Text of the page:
In an ideal world, different appraisers arrive at the same conclusion when valuing a company. If there were a magic calculator that produces the valuation, then this dream would come true.
A valuation is called an opinion of value for a reason. Appraisers, in most instances, must by professional and regulatory standards be independent of the subject company, its owners and the person or entity that engages them. Being independent does not mean they will see a set of facts and circumstances like another appraiser.
You and a friend see the latest Quentin Tarantino movie. You love its idiosyncrasies; they find it confusing and uninteresting. Who is right? You both are. You interpret differently the same film.
In a valuation, there are several areas where such variations can occur. The simplest is in the discounting.
Put simply, a lack of control discount (or minority discount) attempts to measure the fact that a holder of a minority interest cannot influence the daily or strategic operations of a company. There are several databases which measure this discount which the appraiser can reference.
But the databases just provide the starting point.
The company and its owners may have operating agreements, buy sell agreements or other such documents (“Agreements”) that may mitigate or even increase this discount. Some of examples where an Agreement may influence the discount include approvals of a majority, supermajority or even unanimous agreement to take certain actions. A minority owner may be on the Board. The Agreement may restrict transfers of interests.
Appraisers will hold different views of what the ultimate lack of control discount reflecting these will be.
The lack of marketability discount attempts to measure the loss in value associated with the difficulty of selling a small business, regardless of the size of the interest. Time on market, professional fees to support the sale, and broker fees contribute to this discount. The data backing these factors is often dated and subject to appraiser interpretation.
These discounts can be substantial; a minor variance in discounting between two appraisers will have a major effect on the opinion of value.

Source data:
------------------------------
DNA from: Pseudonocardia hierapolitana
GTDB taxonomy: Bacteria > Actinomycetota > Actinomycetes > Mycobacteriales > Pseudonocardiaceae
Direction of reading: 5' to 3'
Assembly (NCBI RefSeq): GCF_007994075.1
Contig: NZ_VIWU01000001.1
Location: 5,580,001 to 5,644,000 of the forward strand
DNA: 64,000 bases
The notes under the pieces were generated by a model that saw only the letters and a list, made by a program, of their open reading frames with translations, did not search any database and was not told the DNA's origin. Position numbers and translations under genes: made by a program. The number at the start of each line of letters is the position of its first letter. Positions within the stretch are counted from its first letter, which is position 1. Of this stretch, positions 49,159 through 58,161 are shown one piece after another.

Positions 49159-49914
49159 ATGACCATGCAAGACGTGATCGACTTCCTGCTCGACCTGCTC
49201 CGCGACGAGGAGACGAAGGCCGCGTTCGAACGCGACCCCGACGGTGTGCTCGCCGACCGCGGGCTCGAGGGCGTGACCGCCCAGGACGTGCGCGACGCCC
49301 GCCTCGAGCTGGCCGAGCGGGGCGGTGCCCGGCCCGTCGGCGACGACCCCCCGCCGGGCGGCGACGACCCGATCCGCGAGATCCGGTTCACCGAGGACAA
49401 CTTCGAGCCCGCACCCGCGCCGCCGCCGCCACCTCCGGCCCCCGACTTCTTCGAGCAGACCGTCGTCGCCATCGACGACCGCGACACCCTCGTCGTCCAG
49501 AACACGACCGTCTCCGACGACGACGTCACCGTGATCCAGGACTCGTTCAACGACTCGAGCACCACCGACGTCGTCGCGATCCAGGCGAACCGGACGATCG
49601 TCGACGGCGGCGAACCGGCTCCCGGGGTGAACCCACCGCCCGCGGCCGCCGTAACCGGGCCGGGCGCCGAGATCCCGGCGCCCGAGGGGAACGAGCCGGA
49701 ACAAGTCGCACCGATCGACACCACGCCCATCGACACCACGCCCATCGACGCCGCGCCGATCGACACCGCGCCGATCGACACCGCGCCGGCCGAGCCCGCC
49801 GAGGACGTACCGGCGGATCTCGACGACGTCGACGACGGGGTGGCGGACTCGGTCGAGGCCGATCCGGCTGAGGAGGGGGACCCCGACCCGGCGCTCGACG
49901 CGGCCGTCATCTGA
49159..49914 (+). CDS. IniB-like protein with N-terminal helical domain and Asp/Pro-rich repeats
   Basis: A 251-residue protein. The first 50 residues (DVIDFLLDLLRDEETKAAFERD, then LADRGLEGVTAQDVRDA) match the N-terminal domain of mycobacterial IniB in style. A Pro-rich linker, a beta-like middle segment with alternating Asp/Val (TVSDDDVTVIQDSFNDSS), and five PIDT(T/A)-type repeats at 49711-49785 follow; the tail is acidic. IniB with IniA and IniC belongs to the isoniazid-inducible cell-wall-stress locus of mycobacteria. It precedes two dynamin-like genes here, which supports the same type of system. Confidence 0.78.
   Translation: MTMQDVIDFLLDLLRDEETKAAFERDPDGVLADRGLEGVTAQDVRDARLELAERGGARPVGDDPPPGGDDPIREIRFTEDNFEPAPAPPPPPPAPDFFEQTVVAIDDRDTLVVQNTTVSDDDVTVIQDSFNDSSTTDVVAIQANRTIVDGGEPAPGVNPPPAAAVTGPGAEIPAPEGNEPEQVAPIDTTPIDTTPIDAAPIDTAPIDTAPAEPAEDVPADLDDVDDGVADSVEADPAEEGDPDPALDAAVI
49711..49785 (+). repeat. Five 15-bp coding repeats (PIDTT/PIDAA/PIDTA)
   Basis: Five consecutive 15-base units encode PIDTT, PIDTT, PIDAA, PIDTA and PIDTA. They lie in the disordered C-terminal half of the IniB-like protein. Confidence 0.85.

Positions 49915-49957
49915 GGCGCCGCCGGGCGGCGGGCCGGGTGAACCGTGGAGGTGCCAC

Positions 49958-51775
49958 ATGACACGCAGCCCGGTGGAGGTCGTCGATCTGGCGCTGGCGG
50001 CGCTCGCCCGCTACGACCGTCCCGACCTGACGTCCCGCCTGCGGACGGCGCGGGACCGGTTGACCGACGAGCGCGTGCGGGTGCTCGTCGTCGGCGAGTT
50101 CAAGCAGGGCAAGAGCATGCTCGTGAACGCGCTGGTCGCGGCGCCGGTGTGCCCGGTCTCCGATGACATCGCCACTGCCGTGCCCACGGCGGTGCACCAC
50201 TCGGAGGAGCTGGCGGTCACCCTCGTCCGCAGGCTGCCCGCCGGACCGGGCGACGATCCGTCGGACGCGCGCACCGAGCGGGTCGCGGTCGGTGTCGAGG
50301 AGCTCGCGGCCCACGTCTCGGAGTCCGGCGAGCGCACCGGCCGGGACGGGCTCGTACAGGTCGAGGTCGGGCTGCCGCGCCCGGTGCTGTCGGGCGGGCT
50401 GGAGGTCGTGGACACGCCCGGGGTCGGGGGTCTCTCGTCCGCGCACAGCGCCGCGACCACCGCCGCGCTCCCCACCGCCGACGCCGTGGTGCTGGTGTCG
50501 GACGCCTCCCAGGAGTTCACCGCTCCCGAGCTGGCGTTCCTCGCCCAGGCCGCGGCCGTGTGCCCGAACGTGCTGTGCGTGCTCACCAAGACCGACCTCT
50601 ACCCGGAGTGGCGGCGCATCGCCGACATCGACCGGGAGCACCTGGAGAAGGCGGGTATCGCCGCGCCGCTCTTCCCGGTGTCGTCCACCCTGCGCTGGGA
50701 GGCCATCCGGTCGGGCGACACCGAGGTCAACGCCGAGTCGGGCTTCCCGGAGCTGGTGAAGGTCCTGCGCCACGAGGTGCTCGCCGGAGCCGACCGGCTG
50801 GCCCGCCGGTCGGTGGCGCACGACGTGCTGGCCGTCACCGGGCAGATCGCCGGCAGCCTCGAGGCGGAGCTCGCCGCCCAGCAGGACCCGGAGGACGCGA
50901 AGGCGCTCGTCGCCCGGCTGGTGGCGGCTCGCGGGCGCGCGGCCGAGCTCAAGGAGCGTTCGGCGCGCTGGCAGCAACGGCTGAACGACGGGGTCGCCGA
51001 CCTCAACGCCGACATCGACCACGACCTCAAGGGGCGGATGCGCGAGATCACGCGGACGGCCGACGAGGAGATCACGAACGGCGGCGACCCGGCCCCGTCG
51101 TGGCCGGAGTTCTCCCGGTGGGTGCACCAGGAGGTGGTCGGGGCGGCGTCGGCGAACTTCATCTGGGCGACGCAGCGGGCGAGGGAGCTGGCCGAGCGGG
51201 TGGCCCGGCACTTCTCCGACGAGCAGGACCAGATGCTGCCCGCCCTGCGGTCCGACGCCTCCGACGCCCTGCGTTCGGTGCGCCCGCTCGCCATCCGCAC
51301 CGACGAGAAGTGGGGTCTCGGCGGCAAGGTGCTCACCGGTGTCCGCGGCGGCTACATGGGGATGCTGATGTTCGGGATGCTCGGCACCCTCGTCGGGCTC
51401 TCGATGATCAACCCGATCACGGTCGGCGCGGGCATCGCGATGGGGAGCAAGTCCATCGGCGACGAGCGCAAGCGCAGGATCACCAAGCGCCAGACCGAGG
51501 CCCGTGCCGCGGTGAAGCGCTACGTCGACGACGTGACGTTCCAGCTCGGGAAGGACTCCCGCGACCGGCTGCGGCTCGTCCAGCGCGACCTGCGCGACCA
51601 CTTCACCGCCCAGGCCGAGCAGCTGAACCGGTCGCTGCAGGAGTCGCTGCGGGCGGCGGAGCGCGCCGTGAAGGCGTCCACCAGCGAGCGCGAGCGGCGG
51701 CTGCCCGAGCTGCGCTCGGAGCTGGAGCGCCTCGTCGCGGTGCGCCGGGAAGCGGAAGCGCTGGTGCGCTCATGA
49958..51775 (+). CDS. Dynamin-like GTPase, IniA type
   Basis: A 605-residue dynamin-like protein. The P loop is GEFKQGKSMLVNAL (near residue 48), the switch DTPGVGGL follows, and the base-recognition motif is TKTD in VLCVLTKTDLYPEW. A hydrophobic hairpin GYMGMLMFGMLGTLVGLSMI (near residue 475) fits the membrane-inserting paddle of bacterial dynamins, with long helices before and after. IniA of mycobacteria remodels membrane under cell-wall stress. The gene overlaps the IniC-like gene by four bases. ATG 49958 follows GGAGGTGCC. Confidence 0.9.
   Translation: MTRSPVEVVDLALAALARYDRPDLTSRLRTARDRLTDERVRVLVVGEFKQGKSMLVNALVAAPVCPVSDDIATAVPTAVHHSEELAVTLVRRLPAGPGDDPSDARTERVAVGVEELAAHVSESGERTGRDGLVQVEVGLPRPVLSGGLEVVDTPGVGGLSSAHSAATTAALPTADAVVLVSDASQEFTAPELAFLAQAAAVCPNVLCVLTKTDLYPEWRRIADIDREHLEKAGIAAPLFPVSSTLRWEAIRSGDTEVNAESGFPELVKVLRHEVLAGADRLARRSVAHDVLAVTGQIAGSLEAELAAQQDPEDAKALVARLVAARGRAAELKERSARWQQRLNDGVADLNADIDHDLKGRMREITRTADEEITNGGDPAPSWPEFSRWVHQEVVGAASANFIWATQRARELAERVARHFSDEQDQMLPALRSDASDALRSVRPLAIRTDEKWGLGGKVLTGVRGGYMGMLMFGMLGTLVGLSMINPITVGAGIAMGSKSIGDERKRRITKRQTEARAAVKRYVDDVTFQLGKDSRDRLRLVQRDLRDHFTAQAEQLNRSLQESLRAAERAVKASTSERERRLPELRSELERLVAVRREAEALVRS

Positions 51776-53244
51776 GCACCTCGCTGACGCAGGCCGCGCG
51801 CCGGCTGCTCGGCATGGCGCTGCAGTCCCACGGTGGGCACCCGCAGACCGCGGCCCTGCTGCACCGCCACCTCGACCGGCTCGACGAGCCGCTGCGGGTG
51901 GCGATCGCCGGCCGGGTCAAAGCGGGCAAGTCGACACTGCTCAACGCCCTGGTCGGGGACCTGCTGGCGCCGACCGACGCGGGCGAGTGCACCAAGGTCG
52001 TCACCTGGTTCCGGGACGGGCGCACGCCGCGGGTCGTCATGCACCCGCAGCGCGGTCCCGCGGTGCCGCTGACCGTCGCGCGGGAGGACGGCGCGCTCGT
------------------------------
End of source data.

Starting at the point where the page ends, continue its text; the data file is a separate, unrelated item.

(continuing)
In determining value, the appraiser looks at three approaches: the market approach, the income approach, and the asset approach.
Briefly, the market approach looks at transactions in similar companies in both the public and private sectors. The income approach examines the income and cash flow the company can yield. The asset approach looks at the adjusted balance sheet where the assets and liabilities are restated to fair market value.
All three approaches require appraiser judgment. With the market approach, not only can the selection of comparable companies differ, but the normalizing adjustments the appraiser makes to their reported results may not be the same.
With the income approach, the appraiser may rely on a projection or on historical results to determine income or cash flow. The market approach and the income approach both require normalizing adjustments to items including compensation to key players and rent paid to related parties. The magnitude of these adjustments can differ depending on the data sources the appraiser relies on.
Under the asset approach, value reflects the fair market value of the underlying assets and liabilities. With assets such as cash, determining market value is straightforward. With receivables and inventory, determining market value is simpler when there are audited financial statements. Most small businesses though do not have audited statements.
When valuing assets such as machinery and equipment, and land and buildings, the appraiser depends on outside professionals to determine asset value. Two such professionals may have different opinions of value on the same asset.
Valuing liabilities can be a challenge and is subject to appraiser interpretation.
With all this, it’s not surprising valuations have different results that doesn’t mean either one is wrong!